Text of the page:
While the evil massacre of 59 people in Las Vegas was immediately politicized by those wanting more gun control legislation — despite the reality that everything the killer did was already illegal — average Americans continued to shine in the crisis.
Just as Americans did in killer hurricanes in Texas and Florida. Just as we always do.
As the psychopath continued to fire on the defenseless crowd from the nearby Mandalay Hotel high rise, dozens and dozens of stories have emerged about ordinary people turned heroes in the midst of the deadly chaos.
Repeatedly, concert-goers stopped to help others, went back into the field of fire from safety to aid the wounded — consistently risking their own lives to save others, often strangers.
“There were so many people out there that you wouldn’t think they would be helping others at a time like that, but it wasn’t an ‘every man for himself’ kind of situation,” said Tiffany Michelle, who witnessed the massacre. “Everybody just sort of grabbed somebody around them and tried to do everything they could to get others out.”
Off-duty California firefighter Steve Keys was bent over a shooting victim and performing CPR when he was shot in the back. He is expected to survive.
Retired teacher Mike Cronk told ABC 13 that many concert-goers with and without first-aid training, worked together to help victims get to first-responders — often carrying them. Cronk said he used his shirt to stop the bleeding after his friend was shot three times. He and another woman helped him push his friend under the stage to safety. “I’m no hero,” he said. “But there’s a lot of heroes out there.”
A 29-year-old nurse from Tennessee, Sunny Melton, was at the concert with his wife. When the shots began, Melton stood behind his wife, sheltering her as he guided her toward safety away from the gunfire. He was fatally shot in the back as they neared safety. His wife survived.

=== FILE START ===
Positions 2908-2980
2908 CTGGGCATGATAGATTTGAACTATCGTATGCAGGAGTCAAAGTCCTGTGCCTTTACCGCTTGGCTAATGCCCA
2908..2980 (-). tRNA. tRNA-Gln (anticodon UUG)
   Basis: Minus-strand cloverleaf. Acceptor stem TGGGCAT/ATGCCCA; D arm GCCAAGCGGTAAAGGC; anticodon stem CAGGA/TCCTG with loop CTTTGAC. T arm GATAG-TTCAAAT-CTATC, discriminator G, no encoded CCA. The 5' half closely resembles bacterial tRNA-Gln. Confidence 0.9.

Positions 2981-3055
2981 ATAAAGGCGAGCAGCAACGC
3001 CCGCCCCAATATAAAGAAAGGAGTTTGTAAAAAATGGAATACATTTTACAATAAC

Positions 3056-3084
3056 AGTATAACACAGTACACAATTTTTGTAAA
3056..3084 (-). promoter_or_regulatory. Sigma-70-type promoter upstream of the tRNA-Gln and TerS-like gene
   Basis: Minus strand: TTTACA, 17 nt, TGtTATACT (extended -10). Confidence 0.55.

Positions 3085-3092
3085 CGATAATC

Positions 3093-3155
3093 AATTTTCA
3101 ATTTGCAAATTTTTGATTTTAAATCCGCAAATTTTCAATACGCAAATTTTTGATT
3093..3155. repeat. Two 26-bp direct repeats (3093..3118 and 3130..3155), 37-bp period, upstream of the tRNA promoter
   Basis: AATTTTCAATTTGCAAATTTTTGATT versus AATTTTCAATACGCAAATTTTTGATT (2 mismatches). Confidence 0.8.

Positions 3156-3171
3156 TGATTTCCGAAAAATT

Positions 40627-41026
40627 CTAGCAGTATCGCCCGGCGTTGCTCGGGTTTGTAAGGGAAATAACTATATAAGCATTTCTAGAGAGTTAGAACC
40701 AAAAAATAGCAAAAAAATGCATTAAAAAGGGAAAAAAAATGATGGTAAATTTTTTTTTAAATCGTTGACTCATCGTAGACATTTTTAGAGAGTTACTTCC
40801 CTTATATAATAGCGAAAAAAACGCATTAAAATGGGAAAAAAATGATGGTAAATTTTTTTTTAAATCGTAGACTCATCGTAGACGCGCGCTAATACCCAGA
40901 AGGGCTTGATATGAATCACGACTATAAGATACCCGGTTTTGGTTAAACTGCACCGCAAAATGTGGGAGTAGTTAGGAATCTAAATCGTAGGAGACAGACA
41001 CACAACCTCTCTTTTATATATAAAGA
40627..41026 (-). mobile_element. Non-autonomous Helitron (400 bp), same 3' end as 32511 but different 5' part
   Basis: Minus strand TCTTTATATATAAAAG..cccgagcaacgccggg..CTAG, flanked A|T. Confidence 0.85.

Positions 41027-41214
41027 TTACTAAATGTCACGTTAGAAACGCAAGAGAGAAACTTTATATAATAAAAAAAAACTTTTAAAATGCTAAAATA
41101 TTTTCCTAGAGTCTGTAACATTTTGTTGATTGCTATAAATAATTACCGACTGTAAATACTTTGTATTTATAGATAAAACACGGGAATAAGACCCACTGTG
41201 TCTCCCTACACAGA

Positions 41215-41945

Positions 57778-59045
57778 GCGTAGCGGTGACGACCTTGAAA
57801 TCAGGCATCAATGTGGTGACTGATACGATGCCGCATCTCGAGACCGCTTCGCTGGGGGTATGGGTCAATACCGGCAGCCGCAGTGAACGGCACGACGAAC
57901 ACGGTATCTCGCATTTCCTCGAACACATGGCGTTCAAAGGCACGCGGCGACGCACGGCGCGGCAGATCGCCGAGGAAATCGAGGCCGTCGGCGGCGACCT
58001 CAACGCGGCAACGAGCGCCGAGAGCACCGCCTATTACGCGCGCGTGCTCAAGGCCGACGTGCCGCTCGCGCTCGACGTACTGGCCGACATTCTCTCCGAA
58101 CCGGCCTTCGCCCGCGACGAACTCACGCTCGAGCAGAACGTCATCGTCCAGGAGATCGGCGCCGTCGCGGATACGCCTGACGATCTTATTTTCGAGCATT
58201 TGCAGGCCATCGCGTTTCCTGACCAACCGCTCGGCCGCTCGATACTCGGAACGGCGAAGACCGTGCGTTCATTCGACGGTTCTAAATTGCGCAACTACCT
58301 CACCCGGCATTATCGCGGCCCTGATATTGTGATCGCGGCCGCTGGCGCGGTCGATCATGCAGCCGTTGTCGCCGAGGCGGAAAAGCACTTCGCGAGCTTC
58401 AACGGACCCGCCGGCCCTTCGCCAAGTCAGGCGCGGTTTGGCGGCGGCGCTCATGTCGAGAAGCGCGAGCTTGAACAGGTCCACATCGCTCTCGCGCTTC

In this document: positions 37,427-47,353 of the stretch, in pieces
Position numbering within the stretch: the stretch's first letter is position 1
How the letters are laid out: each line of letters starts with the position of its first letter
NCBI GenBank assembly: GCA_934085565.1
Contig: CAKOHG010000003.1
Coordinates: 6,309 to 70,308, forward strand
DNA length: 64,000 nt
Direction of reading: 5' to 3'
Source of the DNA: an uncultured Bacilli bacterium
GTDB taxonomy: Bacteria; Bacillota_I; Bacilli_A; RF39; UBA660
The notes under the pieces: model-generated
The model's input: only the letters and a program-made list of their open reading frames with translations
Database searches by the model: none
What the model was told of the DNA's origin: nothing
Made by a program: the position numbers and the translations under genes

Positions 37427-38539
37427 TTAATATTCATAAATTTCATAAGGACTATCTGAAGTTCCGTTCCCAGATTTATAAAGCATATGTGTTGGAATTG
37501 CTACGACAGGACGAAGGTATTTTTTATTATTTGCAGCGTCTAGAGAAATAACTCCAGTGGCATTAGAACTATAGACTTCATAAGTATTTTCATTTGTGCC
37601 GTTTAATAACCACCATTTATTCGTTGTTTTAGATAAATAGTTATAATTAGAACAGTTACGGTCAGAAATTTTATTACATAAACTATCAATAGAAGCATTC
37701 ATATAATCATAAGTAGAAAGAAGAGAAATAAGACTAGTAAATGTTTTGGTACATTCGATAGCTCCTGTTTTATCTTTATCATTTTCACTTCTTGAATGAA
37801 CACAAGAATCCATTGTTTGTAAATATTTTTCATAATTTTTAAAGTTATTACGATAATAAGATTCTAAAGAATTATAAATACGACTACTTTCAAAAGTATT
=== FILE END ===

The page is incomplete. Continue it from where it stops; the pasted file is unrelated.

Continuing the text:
Off-duty firefighter Kurt Fowler from Arizona was also protecting his wife by using his body as a shield and was shot, but is expected to recover.
Los Angeles firefighter Mark McCurdy was at the concert with his wife and her sister when the sister was shot. McCurdy carried his sister-in-law to the safety of their hotel room, and once his wife was also safe, he turned around and went back out into the killing field to help others.
In the middle of the night, just a few hours before the politicians climbed out of bed to begin tweeting and issuing statements dividing Americans, regular Nevadans began flooding blood donation centers because of the critical need for blood with more than 500 people wounded.
Blood centers were jammed full by 4 a.m. Through the night, throughout the next day and the following, Nevadans kept giving blood.
A GoFundMe account was quickly established for the victims and within a day had gained more than $2 million. More than 30,000 people contributed, including the Oakland Raiders professional football team, which will be moving to Vegas.
And states jumped in to help, just as they did during the hurricanes.
Drawing on the hard lessons learned after the Pulse nightclub massacre last year in Orlando, Florida Attorney General Pam Bondi and members of her office are heading to Las Vegas at the request of the Nevada Attorney General to practically help victims of the nation’s latest mass killing.
“Sadly, (in) Florida we know what we’re doing after the Pulse nightclub,” Bondi said. “So many of the victims who died don’t live in Nevada, so help with burial and helping them get back to their respective states…We need to help them work through the legal process, connecting with their families and by getting them services.”
This is America. Not the sleazy, grandstanding politicians. Not the divisive National Anthem protests. Not Antifa or white supremacists. Not the rancor and division that is so prevalent now for political gain.
White, black, Hispanic, male, female were all at the concert, were all helping others and were all lined up at blood banks to help others. Let’s remember this America.
EDITORS NOTE: This column originally appeared on The Revolutionary Act.